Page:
Definition of Anglo-Saxon
1. Noun. A native or inhabitant of England prior to the Norman Conquest.
2. Adjective. Of or relating to the Anglo-Saxons or their language. "The Anglo-Saxon population of Scotland"
3. Noun. A person of Anglo-Saxon (especially British) descent whose native tongue is English and whose culture is strongly influenced by English culture as in WASP for 'White Anglo-Saxon Protestant'. "His ancestors were not just British, they were Anglo-Saxons"
Generic synonyms: English Person
4. Noun. English prior to about 1100.
Generic synonyms: English, English Language
Specialized synonyms: West Saxon, Anglian, Jutish, Kentish
Definition of Anglo-Saxon
1. Proper noun. The inflected ancestor language of modern English, also called Old English, spoken in Britain from about 400 AD to 1100 AD. ¹
2. Noun. Germanic peoples inhabiting medieval England. ¹
3. Noun. (US) A person of British or North European descent. ¹
4. Noun. (US Mexican-American) A light-skinned person presumably of British or other European appearance; a white person. ¹
5. Noun. (informal) profanity Profanity, especially words derived from Old English. ¹
6. Adjective. Related to the Anglo-Saxon peoples or language. ¹
7. Adjective. Related to nations which speak primarily English; especially United Kingdom, United States, Canada, Australia. ¹
8. Adjective. (politics) Favouring a liberal free market economy. ¹
9. Adjective. (US) Descended from white English or North European settlers. ¹
¹ Source: wiktionary.com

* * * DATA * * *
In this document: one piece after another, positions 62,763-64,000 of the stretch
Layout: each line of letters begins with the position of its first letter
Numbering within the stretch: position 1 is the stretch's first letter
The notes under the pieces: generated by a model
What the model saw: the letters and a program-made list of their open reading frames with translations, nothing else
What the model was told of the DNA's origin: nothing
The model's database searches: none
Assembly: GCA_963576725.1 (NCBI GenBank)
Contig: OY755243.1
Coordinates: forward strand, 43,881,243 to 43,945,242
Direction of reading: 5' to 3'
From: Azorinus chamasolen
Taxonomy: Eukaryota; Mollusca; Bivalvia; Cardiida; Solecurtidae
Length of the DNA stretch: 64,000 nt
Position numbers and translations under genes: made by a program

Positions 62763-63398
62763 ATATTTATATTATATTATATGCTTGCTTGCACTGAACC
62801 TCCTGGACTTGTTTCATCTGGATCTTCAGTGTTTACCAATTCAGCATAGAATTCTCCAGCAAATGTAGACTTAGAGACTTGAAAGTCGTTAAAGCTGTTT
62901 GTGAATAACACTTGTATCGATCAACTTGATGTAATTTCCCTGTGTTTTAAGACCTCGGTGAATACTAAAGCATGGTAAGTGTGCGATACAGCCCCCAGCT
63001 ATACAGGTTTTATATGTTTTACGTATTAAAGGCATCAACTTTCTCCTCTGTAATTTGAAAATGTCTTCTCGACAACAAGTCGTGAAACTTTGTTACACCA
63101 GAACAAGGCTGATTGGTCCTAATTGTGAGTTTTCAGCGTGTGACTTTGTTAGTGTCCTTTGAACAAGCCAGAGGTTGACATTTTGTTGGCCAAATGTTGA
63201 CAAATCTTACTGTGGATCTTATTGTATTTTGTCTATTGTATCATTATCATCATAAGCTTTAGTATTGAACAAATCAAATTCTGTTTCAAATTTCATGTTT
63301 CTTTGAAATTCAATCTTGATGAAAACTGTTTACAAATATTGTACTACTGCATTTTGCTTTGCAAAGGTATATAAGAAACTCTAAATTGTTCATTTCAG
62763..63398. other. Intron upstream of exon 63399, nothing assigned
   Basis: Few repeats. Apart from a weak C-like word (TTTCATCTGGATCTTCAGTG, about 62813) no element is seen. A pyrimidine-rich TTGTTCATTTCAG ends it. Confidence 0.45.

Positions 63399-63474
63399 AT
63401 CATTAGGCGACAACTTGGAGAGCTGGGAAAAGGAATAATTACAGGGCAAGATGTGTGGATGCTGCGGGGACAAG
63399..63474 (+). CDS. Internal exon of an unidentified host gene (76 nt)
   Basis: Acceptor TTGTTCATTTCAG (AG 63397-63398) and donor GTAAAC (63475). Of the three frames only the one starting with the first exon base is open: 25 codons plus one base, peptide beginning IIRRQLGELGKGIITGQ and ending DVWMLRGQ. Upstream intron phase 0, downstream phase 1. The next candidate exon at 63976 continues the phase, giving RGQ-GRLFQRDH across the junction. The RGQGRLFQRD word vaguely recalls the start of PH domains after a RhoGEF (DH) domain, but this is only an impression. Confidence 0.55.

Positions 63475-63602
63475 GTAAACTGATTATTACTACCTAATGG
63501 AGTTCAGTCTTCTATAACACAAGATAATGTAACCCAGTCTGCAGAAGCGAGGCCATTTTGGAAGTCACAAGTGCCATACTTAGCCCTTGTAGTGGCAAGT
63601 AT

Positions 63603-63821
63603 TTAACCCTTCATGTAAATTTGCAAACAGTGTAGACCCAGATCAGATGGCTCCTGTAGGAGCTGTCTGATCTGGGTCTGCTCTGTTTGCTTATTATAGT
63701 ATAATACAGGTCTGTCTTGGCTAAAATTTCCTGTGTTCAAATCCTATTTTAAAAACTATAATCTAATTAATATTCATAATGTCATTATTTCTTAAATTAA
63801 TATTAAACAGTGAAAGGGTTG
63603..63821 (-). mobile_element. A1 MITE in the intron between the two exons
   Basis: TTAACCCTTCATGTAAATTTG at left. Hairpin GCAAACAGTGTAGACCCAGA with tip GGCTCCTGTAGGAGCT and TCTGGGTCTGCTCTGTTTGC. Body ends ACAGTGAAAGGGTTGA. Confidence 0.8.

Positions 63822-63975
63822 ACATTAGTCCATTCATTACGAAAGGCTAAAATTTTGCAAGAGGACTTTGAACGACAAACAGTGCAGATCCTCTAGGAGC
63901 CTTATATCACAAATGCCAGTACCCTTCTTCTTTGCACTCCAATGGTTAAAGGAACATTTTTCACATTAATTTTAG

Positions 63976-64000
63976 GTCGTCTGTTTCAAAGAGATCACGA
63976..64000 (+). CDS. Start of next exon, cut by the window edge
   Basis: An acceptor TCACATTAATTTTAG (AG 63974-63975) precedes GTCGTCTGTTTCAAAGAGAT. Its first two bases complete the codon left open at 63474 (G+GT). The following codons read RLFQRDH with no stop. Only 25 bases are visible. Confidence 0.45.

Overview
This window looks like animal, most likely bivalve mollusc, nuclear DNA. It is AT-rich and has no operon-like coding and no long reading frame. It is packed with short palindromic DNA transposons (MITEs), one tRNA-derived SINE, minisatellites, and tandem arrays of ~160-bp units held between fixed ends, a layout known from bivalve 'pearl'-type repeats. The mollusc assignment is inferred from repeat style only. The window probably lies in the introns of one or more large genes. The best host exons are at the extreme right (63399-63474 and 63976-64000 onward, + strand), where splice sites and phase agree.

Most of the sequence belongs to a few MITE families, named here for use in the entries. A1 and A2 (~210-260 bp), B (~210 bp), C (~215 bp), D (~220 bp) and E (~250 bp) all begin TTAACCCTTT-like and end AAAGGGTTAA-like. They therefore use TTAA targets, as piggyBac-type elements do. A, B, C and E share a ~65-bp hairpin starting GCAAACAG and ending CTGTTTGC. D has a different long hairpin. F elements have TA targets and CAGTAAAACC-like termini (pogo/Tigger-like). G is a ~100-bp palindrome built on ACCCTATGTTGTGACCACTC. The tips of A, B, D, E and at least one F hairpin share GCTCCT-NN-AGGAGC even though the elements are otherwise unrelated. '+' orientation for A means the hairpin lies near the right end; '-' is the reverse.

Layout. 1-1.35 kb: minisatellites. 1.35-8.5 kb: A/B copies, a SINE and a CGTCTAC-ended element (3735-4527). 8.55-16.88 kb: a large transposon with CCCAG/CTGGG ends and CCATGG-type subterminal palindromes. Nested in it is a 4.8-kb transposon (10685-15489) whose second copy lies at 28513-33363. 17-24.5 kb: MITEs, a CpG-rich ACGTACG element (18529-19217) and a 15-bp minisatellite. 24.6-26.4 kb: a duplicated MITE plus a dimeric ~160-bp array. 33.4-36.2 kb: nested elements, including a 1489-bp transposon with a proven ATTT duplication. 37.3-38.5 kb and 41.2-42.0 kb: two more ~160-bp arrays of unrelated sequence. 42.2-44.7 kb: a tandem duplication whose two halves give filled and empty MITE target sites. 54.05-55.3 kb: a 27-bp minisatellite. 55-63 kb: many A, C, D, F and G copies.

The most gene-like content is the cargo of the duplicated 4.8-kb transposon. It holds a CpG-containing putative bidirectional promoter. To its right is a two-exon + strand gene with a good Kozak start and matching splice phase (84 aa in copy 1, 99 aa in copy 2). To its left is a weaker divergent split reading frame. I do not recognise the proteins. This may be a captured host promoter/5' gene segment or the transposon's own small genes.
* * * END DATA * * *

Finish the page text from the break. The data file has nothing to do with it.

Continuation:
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Lexicographical Neighbors of Anglo-Saxon
Literary usage of Anglo-Saxon
Below you will find example usage of this term as found in modern and/or classical literature:
1. The Book of Days: A Miscellany of Popular Antiquities in Connection with the by Robert Chambers (1832)
"It happened to be on the i of boundary between two Anglo-Saxon estates, and, therefore, became a marked object. In the deed of conveyance of the estate in ..."
2. The Living Age by Making of America Project, Eliakim Littell, Robert S. Littell (1861)
"By assigning each word to one of two classes, Saxon and non-Saxon, he found that— Shakspeare uses 85 per cent Anglo-Saxon, 15 of other words. ..."
3. The Encyclopedia Americana: A Library of Universal Knowledge (1918)
"The Anglo-Saxon forefathers were notorious for their excessive fondness for eating ... For a time the Anglo- Saxon Church maintained customs different in ..."
4. The History of English Law Before the Time of Edward I by Frederick Pollock, Frederic William Maitland (1895)
"common heading of ' Anglo-Saxon laws.' As for the deliberate fables of later apocryphal authorities, the ' Mirror of Justices' being the chief and flagrant ..."
5. A Short History of English Literature by George Saintsbury (1898)
"CHAPTER III Anglo-Saxon PROSE he works of King Alfred —The Boethius — The Orosius — The ... But it would appear that it was, in Anglo-Saxon, pretty early. ..."